Holly Neck OK'd by county

After some minor changes, the Baltimore County Council overwhelmingly approved a bill last night that will allow a wealthy developer to build more than 100 upscale homes on a rural peninsula overlooking the Chesapeake Bay.

The seven-member council cleared the way for the plan pushed by Baltimore County Executive James T. Smith Jr., allowing developer Leonard P. Berger of Ocean City to build 110 homes on the Holly Neck peninsula.


While granting Berger special exemptions from county zoning regulations, officials have assured both residents and officials that the development on Holly Neck will be sensitive to the bay, Middle River and two quiet coves off the peninsula, and acres of woodland.

But those assurances did little to assuage nagging concerns of area residents and those beyond the county's east side who believe the council's action last night sets a dangerous precedent and favors powerful developers.


In a public comment to the council, Richard W. McQuaid, a conservationist from Parkton, said the council "juggled regulations for special interests."

McQuaid, who represented 14 community groups from northern Baltimore County, said he fears the legislation passed last night will open doors for special treatment for other developers.

"In another day, you would have been tarred and feathered and run out of town on a rail," McQuaid said to applause from onlookers.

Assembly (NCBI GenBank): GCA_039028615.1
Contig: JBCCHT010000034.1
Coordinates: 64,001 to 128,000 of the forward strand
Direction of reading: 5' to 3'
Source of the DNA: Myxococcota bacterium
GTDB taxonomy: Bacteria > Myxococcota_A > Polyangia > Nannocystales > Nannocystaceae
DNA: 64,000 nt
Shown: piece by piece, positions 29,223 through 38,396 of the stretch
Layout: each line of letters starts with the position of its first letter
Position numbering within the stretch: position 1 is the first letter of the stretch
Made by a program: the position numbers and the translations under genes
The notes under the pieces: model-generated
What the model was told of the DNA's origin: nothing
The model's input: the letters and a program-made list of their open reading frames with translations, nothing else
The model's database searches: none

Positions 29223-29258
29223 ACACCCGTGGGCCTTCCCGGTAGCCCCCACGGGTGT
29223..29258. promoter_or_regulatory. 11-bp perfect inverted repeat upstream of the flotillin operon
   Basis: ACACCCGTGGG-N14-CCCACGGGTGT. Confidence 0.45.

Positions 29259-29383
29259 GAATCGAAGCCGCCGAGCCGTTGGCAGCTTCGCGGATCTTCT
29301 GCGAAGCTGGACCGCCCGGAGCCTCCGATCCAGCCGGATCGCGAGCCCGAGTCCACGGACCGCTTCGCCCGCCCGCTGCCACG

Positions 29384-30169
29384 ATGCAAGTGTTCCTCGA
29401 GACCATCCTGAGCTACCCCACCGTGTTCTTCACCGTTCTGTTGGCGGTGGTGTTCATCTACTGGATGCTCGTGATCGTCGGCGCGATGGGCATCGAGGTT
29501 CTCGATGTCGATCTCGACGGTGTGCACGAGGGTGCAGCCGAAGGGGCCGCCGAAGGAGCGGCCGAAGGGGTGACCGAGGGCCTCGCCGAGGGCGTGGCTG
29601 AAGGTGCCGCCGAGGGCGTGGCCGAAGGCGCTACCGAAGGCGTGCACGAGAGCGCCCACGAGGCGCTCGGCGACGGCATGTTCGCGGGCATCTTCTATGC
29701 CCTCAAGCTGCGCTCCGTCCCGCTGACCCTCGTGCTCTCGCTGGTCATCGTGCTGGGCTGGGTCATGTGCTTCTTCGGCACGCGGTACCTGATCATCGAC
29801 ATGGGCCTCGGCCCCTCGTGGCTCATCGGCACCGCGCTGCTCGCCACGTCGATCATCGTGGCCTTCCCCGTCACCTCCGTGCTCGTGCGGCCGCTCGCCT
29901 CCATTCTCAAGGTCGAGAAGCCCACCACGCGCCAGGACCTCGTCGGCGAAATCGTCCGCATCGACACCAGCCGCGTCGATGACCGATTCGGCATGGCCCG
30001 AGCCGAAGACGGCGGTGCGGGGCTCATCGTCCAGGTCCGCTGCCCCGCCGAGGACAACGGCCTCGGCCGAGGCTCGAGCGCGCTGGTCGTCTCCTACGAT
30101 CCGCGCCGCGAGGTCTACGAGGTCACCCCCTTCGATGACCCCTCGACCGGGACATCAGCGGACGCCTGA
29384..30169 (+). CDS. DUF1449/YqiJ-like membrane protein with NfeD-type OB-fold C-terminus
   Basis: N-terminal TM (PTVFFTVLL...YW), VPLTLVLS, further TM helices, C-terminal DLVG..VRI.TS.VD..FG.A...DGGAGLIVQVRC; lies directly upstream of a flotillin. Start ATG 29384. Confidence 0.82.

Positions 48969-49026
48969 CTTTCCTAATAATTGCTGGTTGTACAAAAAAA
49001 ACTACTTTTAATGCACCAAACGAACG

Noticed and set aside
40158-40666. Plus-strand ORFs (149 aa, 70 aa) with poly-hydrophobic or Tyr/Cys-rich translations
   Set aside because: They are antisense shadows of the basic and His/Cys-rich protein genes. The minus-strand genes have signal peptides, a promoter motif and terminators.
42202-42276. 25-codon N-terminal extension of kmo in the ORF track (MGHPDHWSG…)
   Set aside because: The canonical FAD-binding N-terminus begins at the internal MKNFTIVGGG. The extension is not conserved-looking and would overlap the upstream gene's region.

Among the amendments approved by the council, a special height allowance of 45 feet was withdrawn. Other homeowners on Holly Neck are limited to 35 feet.

Still, the residents of Holly Neck drew small comfort from the change.

"You have done a great disservice to your constituents," said Ron Belbot, a longtime Holly Neck resident and an opposition leader to Berger's plan.

Councilman Joseph Bartenfelder, whose 6th District includes Holly Neck, took exception to the tone of opponents' comments.

"I was disappointed nobody recognized that I amended the height exception," Bartenfelder said, adding, "The bill was pushed by the administration, not us.


Nonetheless, the council's action, Belbot said, "assures [financial] return for the developer." He vowed that the community group will continue to fight the development.

Another resident, Neil Schmidt, looked at the council members and asked, "Have you done your homework? ... Have you heard it will be a gated community, have a segregated swimming pool?"

No council member responded.

A majority of Berger's development -- once it clears several layers of county and state hearings and field tests -- would be brick "villas" built in clusters of four or five dwellings. Single-family homes Berger plans for the peninsula will approach a $1 million pricetag.

After selling hundreds of acres of pristine land on Holly Neck in the past to the state and county for preservation, Berger still owns 155 acres on the peninsula, some along the bay front and the rest just inland -- pockets of land he has targeted for his upscale homes.

Berger owns the 54 "shore shacks" that would be torn down if his plan eventually is adopted. Many are in ramshackle condition and serviced by aging septic tanks and one community water pump.


There are no water or sewer connections into Holly Neck, but lines will be extended to the tip of the peninsula by 2006, county officials said.

Several residents voiced concern about the ability of the new sewer system to handle a larger capacity of waste once the new homes are built. Also repeated were concerns of traffic congestion on a two-lane road leading into the peninsula.

Berger attended the council meeting, leaving with his two lawyers after the favorable vote.